). A sacred enclosure at Athens, dedicated to
Apollo, where the polemarch originally held his court. It was decorated with fountains,
plantations, and buildings, by Pisistratus, Pericles, and Lycurgus, and became the usual place
of exercise for the Athenian youths who devoted themselves to military pursuits (Pausan. i.
19). Nor was it less frequented by philosophers, and those addicted to retirement and study.
We know that it was more especially the favourite walk of Aristotle and his followers, who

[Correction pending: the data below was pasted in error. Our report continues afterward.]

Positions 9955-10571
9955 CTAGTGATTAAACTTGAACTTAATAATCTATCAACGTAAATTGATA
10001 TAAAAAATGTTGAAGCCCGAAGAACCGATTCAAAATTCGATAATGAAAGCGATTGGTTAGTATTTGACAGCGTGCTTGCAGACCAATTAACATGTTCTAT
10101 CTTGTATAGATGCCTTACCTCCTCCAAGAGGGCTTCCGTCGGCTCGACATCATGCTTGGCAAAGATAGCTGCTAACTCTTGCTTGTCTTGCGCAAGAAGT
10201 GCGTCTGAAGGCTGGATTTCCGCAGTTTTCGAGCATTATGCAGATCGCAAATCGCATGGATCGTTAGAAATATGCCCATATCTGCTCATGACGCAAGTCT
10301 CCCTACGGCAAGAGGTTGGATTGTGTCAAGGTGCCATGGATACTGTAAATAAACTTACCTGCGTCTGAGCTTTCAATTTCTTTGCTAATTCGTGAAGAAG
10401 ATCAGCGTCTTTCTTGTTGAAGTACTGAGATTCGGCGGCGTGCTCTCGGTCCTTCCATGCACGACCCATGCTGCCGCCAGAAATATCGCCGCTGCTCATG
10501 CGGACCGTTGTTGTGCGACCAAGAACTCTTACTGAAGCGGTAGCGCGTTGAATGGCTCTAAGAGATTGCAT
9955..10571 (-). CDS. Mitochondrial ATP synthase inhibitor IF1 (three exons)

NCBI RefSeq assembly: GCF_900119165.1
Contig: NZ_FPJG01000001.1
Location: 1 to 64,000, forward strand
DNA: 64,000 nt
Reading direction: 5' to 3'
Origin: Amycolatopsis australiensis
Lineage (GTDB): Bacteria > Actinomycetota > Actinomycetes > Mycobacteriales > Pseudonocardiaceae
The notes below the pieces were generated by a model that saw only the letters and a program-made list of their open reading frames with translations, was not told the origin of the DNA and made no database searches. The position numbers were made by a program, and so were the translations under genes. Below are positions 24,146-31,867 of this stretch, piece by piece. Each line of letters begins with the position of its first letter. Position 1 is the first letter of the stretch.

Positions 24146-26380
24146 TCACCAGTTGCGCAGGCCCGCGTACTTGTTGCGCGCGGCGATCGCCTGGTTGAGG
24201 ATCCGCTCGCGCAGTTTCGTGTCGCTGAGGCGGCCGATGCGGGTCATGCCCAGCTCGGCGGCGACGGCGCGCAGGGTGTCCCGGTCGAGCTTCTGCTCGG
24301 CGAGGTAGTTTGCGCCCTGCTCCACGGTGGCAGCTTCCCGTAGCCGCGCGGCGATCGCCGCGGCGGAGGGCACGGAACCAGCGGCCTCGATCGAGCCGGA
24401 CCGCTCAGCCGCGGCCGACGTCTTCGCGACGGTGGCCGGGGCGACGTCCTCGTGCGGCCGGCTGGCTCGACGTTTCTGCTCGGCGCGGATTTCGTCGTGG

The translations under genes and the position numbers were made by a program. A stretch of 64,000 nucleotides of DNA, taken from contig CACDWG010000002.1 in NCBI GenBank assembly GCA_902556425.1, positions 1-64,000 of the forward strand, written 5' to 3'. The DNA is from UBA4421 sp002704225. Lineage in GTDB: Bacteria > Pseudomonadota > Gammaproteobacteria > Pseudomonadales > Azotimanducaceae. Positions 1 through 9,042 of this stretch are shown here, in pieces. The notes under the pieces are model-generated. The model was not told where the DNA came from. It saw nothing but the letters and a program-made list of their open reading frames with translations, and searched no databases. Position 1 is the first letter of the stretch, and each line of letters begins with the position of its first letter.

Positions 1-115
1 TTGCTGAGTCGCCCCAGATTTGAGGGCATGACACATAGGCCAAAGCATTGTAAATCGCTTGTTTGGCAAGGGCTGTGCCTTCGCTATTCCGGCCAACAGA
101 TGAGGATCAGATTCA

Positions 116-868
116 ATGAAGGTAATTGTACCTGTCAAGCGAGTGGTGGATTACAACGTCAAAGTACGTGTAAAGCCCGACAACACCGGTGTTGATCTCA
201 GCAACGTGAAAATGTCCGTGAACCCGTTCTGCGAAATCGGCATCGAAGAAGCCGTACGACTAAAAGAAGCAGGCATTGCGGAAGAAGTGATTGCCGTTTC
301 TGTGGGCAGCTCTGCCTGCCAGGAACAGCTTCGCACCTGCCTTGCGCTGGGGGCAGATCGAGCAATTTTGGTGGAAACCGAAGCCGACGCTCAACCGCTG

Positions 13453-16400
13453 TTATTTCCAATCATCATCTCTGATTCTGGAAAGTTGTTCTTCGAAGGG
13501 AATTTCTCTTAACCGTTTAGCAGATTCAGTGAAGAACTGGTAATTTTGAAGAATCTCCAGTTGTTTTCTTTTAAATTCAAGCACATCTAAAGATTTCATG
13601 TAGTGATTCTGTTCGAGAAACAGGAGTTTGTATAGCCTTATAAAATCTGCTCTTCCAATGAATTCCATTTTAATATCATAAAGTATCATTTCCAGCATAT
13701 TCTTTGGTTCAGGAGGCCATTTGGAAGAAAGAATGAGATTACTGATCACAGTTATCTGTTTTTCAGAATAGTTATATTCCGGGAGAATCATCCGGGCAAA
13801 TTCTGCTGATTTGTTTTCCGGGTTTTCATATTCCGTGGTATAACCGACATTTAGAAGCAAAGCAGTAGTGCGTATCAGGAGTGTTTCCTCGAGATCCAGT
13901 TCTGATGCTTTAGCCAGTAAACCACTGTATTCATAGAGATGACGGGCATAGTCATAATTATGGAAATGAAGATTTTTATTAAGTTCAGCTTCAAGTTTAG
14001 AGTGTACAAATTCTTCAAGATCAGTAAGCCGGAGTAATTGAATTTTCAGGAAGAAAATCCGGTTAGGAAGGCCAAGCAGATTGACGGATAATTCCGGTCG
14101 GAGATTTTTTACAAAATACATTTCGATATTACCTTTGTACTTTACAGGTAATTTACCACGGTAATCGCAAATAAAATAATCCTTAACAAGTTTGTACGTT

thence obtained the name of Peripatetics (Acad.
i. 4). Here was the fountain of
the hero Panops, and a plane-tree of great size and beauty, mentioned by Theophrastus
i. 11). The position commonly assigned to the Lyceum is on the
right bank of the Ilissus. See Gymnasium